The baby nursing from its own mother is the most common way of obtaining breast milk, but the milk can be pumped and then fed by baby bottle, cup and/or spoon, supplementation drip system, and nasogastric tube. Breast milk can be supplied by a woman other than the baby's mother; either via donated pumped milk (for example from a milk bank), or when a woman nurses a child other than her own at her breast — an ancient and storied practice known as wetnursing.
The World Health Organization recommends exclusive breastfeeding for the first six months of life, with solids gradually being introduced around this age when signs of readiness are shown. Supplemented breastfeeding is recommended until at least age two and then for as long as the mother and child wish. Breastfeeding offers health benefits to mother and child even after toddlerhood. These benefits include a somewhat lowered risk of Sudden Infant Death Syndrome (SIDS), increased intelligence, decreased likelihood of contracting middle ear infections, cold and flu resistance, a tiny decrease in the risk of childhood leukemia, lower risk of childhood onset diabetes, decreased risk of asthma and eczema, decreased dental problems decreased risk of obesity later in life, decreased risk of autism, and a decreased risk of developing psychological disorders, particularly in adopted children. Exclusive breastfeeding reduces the risk of HIV transmission from mother to child, or death from not being breastfed, when screened donor milk is not available.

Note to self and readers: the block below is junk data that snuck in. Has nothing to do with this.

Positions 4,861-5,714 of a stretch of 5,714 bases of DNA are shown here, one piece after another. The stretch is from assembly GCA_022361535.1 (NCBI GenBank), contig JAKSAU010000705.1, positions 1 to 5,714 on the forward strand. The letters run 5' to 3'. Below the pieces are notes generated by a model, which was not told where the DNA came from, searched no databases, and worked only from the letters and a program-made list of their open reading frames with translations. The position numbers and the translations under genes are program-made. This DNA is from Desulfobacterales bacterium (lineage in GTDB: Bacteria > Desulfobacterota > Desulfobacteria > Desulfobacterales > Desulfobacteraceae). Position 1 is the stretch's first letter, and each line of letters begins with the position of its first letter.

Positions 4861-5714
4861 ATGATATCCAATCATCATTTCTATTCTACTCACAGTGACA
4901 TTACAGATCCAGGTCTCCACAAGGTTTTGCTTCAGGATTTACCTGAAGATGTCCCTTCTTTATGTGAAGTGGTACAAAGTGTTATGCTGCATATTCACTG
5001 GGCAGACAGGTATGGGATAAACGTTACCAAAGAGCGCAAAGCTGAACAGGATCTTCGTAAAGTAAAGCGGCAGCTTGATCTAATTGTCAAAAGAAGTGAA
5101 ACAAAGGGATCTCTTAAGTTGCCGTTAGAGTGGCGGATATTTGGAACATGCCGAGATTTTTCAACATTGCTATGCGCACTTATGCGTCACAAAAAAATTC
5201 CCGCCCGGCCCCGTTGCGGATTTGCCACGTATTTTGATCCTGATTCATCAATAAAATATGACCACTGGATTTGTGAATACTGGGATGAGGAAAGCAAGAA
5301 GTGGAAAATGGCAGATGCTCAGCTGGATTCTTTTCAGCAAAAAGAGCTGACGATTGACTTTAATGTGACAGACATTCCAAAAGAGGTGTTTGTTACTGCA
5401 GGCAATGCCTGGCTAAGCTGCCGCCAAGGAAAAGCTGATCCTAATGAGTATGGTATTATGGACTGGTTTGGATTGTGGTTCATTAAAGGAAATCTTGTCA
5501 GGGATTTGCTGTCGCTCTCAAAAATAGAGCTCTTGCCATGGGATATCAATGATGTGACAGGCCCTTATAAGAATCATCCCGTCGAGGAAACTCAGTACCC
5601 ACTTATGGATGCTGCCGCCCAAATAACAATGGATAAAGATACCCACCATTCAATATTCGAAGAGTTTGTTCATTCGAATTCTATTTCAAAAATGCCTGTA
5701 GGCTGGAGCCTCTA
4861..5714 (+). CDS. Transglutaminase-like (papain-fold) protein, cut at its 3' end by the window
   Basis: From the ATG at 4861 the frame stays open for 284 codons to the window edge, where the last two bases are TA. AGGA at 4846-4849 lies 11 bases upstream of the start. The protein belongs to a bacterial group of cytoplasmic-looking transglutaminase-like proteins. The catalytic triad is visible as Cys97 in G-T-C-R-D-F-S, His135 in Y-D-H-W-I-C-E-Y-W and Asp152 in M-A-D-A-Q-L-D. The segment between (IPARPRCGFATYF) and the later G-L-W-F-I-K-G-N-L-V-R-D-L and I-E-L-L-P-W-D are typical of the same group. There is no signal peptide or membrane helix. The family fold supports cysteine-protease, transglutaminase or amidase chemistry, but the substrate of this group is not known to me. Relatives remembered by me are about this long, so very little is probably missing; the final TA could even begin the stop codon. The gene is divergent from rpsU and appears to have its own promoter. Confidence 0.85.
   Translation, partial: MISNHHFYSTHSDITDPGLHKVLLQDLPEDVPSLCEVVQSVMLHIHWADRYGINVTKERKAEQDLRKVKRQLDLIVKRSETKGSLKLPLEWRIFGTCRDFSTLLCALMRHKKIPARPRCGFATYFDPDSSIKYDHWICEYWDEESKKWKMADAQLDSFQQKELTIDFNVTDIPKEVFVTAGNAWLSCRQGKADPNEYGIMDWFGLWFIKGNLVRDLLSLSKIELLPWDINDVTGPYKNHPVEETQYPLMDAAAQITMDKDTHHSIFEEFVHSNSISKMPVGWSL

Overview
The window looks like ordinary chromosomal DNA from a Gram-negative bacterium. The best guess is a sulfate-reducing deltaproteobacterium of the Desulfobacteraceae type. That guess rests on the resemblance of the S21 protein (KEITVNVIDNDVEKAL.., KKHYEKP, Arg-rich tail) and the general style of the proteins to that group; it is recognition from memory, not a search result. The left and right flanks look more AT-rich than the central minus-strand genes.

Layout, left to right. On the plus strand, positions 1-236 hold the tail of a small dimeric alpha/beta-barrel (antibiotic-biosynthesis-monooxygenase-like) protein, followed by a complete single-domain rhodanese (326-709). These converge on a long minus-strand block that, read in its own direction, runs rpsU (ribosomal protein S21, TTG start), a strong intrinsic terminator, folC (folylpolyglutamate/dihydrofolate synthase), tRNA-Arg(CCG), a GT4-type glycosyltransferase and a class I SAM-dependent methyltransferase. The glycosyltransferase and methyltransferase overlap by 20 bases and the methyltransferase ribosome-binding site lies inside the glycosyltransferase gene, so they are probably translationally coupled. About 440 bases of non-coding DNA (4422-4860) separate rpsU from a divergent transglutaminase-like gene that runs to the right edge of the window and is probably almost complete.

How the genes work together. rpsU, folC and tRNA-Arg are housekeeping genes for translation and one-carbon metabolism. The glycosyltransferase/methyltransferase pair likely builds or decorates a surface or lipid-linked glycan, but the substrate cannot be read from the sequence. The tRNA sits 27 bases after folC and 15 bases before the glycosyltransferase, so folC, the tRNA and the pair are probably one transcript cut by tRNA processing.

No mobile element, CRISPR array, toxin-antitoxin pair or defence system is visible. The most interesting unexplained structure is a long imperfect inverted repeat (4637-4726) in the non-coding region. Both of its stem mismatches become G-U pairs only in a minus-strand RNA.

Breastfeeding also provides health benefits for the mother. It assists the uterus in returning to its pre-pregnancy size and reduces post-partum bleeding, as well as assisting the mother in returning to her pre-pregnancy weight. Breastfeeding also reduces the risk of breast cancer later in life.
Read more about this topic: Breast Milk
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Famous quotes containing the word benefits:
“While greedy good-doers, beneficent beasts of prey,
Swarm over their lives enforcing benefits ...”
—Robert Frost (18741963)
“When your parents are in political life, you arent normal. Everybody talks about the benefits, but I dont know what the benefits are.... But Id rather have that kind of mother than an overweight housewife.”
—Katherine Berman Mariano (b. 1957)
“One of your biggest jobs as a parent of multiples is no bigger than simply talking to your children individually and requiring that they respond to you individually as well. The benefits of this kind of communication can be enormous, in terms of the relationship you develop with each child, in terms of their language development, and eventually in terms of their sense of individuality, too.”
—Pamela Patrick Novotny (20th century)